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It’s a rare thing when every single part of an astronomy news story is super cool, but here we are. You’ll want to stick around for all of this.
A telescope the size of the planet has observed a binary red dwarf star system for 14 years, nailing down the positions of the two stars to incredible accuracy, and happened to discover a planet more massive than Jupiter orbiting one of them in a plane hugely tilted to the orbits of the stars around each other.
Oh, yes. This is my kind of story [link to paper].
The star system is called GJ 896, and it’s a pair of low-mass red dwarfs 20.37 light-years from Earth — and yes, as I’ll get to, the distance is known that accurately. The more massive of the two, GJ 896A, is about 0.44 times the mass of the Sun, and its companion star, GJ 896B, is much smaller at 0.165 solar masses. So both are dinky. Even though they’re among the closest stars known to the Sun, they’re so faint you need a telescope to see them at all.
Between 2006 and 2011, and again in 2020, these stars were observed using the Very Long Baseline Array, a collection of radio dishes spread across Earth. They observe at the same time, and their data are then combined in a way that makes their vision as keen as if they were a single dish the size of the planet. This technique, called interferometry, has been used for decades, and perhaps is currently most famous as used by the Event Horizon Telescope to look at the black holes in the center of the Milky Way and M87.
The resolution of a telescope — its ability to very accurately measure the position of an object, or separate two objects in the sky — depends in part on its size, so a telescope over 10,000 km wide has phenomenal resolution. The observations of GJ 896 are accurate to about 60 microarcseconds, a very tiny angle in the sky. There are 3,600 arcseconds in a degree, for example, and the Moon is 0.5 degrees = 1,800 arcseconds across. A microarcsecond is a millionth of an arcsecond, so this resolution is like being able to see a cell phone sitting on the Moon’s surface.
Even older, lower resolution observations were accurate enough to see the orbital motion of the two stars around each other. The orbital period is about 229 years, and they’re separated by about 4.5 billion kilometers from each other, the same distance Neptune is from the Sun.
The new measurements are easily enough to pick up the parallax induced by the Earth’s motion around the Sun. As we go around the Sun we see the stars from one angle and then a different angle six months later. This parallax is the same idea as holding your thumb in front of your face and closing first one eye then the other; your thumb will appear to move against the background. This technique is used to get the distances to stars, and in fact is why the distance to GJ 896 is so well determined.
Once that effect is subtracted, and the orbital motion of the two stars around each other is subtracted, something very strange can be seen: The primary star, GJ 896A, is corkscrewing through space, making one cycle around every 284.4 days. The cause must be something small orbiting it, its gravity tugging on the star and causing it to spiral through the galaxy. Given the period of the tug, the astronomers have determined it’s a planet with about 2.3 times the mass of Jupiter.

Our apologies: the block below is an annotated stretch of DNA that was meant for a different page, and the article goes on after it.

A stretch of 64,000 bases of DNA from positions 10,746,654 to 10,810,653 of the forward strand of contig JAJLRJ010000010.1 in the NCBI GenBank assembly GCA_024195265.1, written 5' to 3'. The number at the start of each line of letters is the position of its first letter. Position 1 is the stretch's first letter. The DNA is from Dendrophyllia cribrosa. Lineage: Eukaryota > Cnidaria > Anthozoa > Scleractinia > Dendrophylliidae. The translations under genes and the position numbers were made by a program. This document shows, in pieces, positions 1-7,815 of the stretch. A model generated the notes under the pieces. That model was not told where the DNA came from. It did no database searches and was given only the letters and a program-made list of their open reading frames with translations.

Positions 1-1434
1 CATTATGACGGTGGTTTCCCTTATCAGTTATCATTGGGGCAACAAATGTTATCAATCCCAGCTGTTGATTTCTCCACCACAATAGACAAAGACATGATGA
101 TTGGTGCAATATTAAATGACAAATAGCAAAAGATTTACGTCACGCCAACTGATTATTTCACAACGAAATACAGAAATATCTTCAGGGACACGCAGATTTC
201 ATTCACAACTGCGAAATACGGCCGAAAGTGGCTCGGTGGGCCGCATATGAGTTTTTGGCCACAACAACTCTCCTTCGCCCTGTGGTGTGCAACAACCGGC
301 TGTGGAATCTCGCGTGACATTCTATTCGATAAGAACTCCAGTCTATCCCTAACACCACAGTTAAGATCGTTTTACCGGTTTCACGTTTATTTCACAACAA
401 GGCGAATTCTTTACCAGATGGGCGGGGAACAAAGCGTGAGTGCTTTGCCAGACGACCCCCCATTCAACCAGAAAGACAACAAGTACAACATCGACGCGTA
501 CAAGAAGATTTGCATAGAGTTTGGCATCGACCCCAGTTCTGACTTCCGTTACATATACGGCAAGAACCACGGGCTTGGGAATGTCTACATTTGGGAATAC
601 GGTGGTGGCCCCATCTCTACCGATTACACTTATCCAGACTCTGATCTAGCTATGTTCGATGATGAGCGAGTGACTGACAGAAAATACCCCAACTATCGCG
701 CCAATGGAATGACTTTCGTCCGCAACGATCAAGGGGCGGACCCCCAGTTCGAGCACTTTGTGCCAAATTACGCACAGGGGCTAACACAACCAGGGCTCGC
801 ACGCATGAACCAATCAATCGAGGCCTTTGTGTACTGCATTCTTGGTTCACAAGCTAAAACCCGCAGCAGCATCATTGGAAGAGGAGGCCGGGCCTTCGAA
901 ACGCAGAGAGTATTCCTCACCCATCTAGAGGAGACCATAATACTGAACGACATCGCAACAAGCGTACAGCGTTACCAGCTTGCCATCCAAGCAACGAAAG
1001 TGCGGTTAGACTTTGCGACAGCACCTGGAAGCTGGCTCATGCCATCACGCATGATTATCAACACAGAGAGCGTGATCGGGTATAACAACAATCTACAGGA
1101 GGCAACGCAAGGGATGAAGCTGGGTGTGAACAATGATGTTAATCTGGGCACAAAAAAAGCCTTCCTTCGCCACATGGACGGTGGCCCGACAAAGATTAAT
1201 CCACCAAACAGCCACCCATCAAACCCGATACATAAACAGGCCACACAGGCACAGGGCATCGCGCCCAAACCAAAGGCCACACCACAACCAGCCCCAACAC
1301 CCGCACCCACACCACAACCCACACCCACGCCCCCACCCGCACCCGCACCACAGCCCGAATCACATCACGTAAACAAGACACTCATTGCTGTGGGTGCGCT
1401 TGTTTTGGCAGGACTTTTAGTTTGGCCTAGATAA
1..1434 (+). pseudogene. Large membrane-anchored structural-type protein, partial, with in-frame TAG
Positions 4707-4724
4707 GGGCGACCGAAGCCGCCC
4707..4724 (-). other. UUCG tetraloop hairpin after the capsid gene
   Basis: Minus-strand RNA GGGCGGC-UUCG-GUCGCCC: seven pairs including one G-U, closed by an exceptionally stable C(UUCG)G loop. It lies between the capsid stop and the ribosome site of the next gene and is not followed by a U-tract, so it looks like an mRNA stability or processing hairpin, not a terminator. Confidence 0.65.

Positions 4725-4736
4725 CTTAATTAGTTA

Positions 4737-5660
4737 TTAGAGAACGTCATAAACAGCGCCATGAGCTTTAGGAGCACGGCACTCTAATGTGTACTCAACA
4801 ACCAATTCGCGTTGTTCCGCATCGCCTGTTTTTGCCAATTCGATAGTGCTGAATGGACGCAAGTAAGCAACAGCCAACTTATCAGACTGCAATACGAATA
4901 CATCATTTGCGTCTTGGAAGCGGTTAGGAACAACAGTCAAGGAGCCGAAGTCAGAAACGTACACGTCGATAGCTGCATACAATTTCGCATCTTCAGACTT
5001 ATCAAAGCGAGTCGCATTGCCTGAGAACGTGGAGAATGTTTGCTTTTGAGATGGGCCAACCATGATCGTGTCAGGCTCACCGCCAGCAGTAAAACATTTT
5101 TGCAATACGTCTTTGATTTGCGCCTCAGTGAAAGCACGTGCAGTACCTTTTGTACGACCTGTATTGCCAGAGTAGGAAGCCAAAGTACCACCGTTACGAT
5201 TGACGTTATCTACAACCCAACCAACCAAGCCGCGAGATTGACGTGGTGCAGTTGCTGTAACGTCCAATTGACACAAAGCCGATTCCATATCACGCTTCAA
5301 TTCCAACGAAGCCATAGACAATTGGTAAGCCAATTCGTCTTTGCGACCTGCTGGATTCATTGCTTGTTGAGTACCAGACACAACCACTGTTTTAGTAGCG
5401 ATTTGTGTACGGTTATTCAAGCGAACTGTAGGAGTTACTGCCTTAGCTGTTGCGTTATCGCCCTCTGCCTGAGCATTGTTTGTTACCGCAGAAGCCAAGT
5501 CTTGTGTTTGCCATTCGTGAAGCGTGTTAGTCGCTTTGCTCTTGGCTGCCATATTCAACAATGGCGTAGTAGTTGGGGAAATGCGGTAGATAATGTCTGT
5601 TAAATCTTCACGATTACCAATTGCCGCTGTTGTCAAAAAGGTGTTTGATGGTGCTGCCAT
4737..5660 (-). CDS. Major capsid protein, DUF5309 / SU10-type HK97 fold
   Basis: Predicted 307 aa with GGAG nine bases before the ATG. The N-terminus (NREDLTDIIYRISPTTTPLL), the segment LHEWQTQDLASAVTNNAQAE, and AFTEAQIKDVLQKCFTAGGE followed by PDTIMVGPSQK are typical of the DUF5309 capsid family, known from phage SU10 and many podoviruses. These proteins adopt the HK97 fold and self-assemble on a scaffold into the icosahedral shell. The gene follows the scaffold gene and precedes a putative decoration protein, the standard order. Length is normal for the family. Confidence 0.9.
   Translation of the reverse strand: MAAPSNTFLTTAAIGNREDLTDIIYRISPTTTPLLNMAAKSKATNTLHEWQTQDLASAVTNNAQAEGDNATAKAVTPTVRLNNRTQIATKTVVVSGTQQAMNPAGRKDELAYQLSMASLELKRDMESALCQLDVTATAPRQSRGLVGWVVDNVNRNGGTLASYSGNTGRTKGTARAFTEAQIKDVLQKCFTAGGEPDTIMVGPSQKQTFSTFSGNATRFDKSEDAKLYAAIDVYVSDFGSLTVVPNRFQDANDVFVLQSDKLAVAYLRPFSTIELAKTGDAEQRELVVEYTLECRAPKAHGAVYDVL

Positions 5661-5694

The planet itself is invisible, but the effects of its gravity can be seen in the positions of GJ 896A over time. The process of measuring a star’s position is called astrometry, and it’s very rare indeed to find a planet using this method. This one, called GJ 896Ab, is one of the very few to have been found this way.
And it gets better: Very careful measurements of the planet’s orbit show it orbits the star in a plane wildly tilted to the orbital plane of the two stars, tipped by 148°. That’s weird. Like, really weird.
All the major planets in the solar system orbit in more or less the same plane. A handful of exoplanets have been found to orbit at large angles to other planets on their systems, and it’s not clear why. Perhaps one planet migrated too close to another and the gravitational interaction slingshot it into the tilted orbit. Maybe over time the gravitational influence of the second star pumped the inclination of the planet’s orbit until its tilt changed to where it is now. Or maybe it had something to do with the way the planet and stars formed in the first place. We don’t know yet.
And mind you, the planet itself is weird. We know of lots of planets orbiting red dwarf stars, but far and away the majority of them are small, Earth-sized planets. Very few are gas giants, let alone with more than twice the mass of Jupiter. This system is bizarre in almost every way we look at it, which of course makes it more fun to study.
This is the first time the full three-dimensional motions of a binary star and an exoplanet orbiting one of them have been determined. That in itself is pretty cool, but when you add everything else in, this becomes one of the most interesting star/planet systems we know. And the cherry on top is that it’s so close to us we can actually study it in some detail.
Its proximity makes me wonder, too. If such systems were super-rare in the galaxy, you’d expect the nearest one to be thousands of light-years away. The fact that GJ 896 is one of the closest star systems to the Sun in the entire galaxy implies these sorts of things are common. The only way we can find out is to study as many binary red dwarfs as we can, and keep watching GJ 896 closely. Hopefully longer-term observations will solve the mystery of the planet’s tilted orbit, why it’s so big, and just how this wild and wonderful system came to be.